|University of Kentucky Entomology|
MIDGES AND GNATS
By Lee Townsend, Extension Entomologist
University of Kentucky College of Agriculture
Midges and gnats are common names for a large number of small, non-biting flies. Many species look like mosquitoes and may form annoying swarms or clouds in the air but they do not bite. The immature stages develop in water in pools, containers, ponds, clogged rain gutters, or in some cases, wet soil or seepage areas. Most feed on living or decaying plant matter and are an important part of aquatic food chains. Many species can survive in very stagnant or polluted water.
There are no good alternatives for control of the adults, other than some pressurized aerosol sprays containing pyrethrins. These are impractical for treating anything other than small areas. These products only kill insects that are directly hit by spray particles; there is no lasting or residual effect. More gnats will quickly enter the area after the spray has settled. The gnats rest on vegetation and in the grass during the day, so an application of a Cythion (malathion) or Sevin (carbaryl) spray may reduce numbers somewhat.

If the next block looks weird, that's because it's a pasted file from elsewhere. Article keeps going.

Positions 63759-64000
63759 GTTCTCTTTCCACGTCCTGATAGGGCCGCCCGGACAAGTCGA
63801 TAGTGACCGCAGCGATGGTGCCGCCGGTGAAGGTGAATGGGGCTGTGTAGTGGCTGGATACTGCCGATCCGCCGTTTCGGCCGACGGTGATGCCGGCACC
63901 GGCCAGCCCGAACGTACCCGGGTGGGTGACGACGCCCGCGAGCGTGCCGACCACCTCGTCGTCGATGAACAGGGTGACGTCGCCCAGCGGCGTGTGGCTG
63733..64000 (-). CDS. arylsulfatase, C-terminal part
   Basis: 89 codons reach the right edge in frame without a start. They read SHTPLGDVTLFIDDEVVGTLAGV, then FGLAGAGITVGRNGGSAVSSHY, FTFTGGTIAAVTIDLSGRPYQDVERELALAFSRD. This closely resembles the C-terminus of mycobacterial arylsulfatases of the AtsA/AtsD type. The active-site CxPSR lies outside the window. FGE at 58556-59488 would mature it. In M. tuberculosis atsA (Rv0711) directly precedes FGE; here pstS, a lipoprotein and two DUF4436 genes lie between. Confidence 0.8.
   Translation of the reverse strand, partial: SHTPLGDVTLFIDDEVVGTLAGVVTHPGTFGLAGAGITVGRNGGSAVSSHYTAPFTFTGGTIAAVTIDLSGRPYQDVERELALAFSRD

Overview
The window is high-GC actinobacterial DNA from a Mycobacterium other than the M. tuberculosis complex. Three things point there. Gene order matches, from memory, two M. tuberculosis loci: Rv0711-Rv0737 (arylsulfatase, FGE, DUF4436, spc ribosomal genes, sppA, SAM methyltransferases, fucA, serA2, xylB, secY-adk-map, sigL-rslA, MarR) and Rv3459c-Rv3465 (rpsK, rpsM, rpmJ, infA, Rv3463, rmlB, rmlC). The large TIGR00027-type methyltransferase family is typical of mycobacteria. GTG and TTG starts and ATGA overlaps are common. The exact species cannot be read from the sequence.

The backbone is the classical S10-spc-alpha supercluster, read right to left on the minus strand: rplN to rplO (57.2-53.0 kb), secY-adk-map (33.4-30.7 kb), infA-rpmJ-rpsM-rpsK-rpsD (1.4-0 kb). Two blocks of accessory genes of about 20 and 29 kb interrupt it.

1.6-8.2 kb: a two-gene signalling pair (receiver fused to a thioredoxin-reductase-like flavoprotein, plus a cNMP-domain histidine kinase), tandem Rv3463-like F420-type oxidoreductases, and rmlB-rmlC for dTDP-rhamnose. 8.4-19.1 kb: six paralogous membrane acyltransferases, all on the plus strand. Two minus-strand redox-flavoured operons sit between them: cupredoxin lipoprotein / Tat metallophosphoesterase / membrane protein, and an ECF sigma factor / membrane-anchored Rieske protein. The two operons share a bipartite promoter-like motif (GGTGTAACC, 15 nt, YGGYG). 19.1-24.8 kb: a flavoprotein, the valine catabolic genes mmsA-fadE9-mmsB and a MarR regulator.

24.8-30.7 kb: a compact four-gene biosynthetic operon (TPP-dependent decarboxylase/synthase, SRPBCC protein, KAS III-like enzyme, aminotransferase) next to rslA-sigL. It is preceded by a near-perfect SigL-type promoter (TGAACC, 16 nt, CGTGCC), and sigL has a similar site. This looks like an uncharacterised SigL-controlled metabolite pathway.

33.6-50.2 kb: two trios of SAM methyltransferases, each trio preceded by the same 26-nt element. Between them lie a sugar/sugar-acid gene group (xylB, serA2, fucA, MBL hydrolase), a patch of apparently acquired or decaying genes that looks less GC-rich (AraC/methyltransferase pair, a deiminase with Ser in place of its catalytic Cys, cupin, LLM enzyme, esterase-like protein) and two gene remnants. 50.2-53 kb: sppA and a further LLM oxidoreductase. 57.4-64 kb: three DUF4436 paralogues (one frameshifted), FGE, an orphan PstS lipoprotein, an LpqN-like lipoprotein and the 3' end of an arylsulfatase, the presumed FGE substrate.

Long term control requires trying to eliminate breeding sites, wet areas or standing water. Often, however, this is not practical. Water should not be treated with any insecticide in an attempt to control gnats. The potential harm to the environment and wildlife is too great to justify an application for a temporary nuisance.
CAUTION! Pesticide recommendations in this publication are registered for use in Kentucky, USA ONLY! The use of some products may not be legal in your state or country. Please check with your local county agent or regulatory official before using any pesticide mentioned in this publication.
Of course, ALWAYS READ AND FOLLOW LABEL DIRECTIONS FOR SAFE USE OF ANY PESTICIDE!
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